The development of breeding colonies of the three gull species was investigated within Denmark. The study area consists of the peninsula Jutland, the two major islands Funen and Zealand, and about 407 smaller islands, which are dispersed between the North Sea and the Baltic Sea (Turner et al. 2014). These seas are connected through Skagerrak, Kattegat, and the Danish Straits, composing a system of extensive shallow waters. Agriculture has been the main industry for centuries in Denmark, and farming still plays a vital role in the economy. Denmark is the most intensively farmed country in Europe, with wheat, barley, rapeseed, maize, and grass and forages in rotation as the main crops. Animal husbandry includes a very large pig industry, as well as dairy cattle, mink, and chickens. Population density is moderately high (mean 136 inhabitants/km²), but highly spatially variable.
We studied the three species of large gulls that are common in northern Europe: Great Black-backed Gull, Lesser Black-backed Gull, and Herring Gull. Even though the three species are closely related, there are some differences in their foraging ecology and diet related to their relative size and subtle differences in morphology (Götmark 1982, 1984, Kim and Monaghan 2006). The populations of the three species have also developed differently in Denmark.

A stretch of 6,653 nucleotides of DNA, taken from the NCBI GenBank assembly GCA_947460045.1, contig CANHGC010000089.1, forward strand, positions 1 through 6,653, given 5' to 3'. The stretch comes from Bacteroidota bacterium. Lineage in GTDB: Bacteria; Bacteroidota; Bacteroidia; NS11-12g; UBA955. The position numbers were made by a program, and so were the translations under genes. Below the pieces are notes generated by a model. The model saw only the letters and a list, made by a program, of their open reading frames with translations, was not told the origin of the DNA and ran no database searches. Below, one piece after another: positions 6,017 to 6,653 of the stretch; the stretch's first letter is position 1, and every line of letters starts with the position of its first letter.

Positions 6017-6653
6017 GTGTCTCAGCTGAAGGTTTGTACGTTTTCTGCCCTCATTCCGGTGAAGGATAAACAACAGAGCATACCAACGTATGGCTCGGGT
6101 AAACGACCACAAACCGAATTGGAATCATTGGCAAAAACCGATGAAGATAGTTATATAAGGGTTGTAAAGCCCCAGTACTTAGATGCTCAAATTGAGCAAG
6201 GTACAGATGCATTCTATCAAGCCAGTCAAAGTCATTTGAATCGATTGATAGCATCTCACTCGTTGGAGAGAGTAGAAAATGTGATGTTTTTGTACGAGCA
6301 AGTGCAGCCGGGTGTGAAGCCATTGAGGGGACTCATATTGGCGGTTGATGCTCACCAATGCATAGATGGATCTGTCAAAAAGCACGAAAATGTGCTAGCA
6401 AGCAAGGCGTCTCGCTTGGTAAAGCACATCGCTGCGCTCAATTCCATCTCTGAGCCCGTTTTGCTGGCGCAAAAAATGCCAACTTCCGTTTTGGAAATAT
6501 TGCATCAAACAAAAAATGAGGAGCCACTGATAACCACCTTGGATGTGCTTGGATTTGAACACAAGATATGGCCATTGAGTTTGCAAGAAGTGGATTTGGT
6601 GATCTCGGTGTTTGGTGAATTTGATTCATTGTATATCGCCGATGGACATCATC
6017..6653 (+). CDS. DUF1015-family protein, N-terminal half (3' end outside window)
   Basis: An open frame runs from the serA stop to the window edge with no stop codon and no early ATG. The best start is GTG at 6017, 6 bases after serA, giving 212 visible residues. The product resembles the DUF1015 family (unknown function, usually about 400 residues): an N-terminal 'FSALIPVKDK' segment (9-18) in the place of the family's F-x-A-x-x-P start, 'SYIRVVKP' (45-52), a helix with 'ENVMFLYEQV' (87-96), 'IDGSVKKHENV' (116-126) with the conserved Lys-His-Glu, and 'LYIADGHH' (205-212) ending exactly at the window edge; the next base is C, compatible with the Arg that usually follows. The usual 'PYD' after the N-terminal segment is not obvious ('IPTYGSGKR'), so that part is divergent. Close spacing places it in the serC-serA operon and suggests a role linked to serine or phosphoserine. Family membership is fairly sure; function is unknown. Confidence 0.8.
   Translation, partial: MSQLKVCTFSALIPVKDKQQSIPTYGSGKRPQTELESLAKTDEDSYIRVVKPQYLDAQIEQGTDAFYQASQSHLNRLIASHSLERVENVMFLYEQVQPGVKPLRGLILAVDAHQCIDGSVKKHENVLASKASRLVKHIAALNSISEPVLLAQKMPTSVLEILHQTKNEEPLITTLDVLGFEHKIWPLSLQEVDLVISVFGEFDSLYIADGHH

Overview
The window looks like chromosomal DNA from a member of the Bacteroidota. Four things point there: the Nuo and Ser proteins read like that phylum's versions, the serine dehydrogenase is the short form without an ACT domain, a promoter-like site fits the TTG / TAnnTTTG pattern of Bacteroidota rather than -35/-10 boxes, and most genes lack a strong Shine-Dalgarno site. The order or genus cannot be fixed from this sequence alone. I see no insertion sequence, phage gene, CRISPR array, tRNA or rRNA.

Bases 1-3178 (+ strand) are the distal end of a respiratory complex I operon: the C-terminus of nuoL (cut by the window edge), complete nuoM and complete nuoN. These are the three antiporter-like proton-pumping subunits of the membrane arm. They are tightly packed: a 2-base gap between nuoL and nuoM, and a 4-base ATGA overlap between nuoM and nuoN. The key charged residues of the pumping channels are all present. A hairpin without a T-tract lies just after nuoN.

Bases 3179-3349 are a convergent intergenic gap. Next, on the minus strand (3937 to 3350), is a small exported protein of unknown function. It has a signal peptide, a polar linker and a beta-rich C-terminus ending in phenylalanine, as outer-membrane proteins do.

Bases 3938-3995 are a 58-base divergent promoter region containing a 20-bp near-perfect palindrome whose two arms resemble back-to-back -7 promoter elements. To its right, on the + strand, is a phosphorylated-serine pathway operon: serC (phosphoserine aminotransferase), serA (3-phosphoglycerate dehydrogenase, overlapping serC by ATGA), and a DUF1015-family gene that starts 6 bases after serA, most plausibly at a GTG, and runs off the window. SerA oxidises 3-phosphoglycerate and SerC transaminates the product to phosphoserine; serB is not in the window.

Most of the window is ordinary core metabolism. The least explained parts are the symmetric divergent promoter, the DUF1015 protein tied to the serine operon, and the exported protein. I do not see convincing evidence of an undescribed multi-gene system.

The Great Black-backed Gull is the world’s largest gull, and it is sedentary or a short-distance migrant (Olsen 2010, Coulson 2019). As an opportunistic forager, its diet varies greatly (Götmark 1982, 1984, Garthe and Scherp 2003). Fish provided by human activities such as fishery discards or fish cleaning at ports, as well as caught by shallow plunge dives offshore, constitutes an important food source. This species is also known to feed on waste in landfills, marine and terrestrial invertebrates, small mammals, and even some adult seabirds such as Atlantic Puffins (Fratercula arctica). In addition, during the breeding season it can eat large numbers of eggs and chicks of other breeding birds. The Great Black-backed Gull has been extending its breeding range in Europe for more than a century and started breeding in Denmark in 1930. Initially numbers increased fairly slowly reaching 330 pairs in the late 1960s. The population continued to grow to 1400 pairs in 1988, and had reached 3200 pairs by 2010, where after the population stabilized (T. Bregnballe, unpublished data). It is important to note that one-third of the population (1100 pairs) has been breeding in a single colony in northern Kattegat since 2013.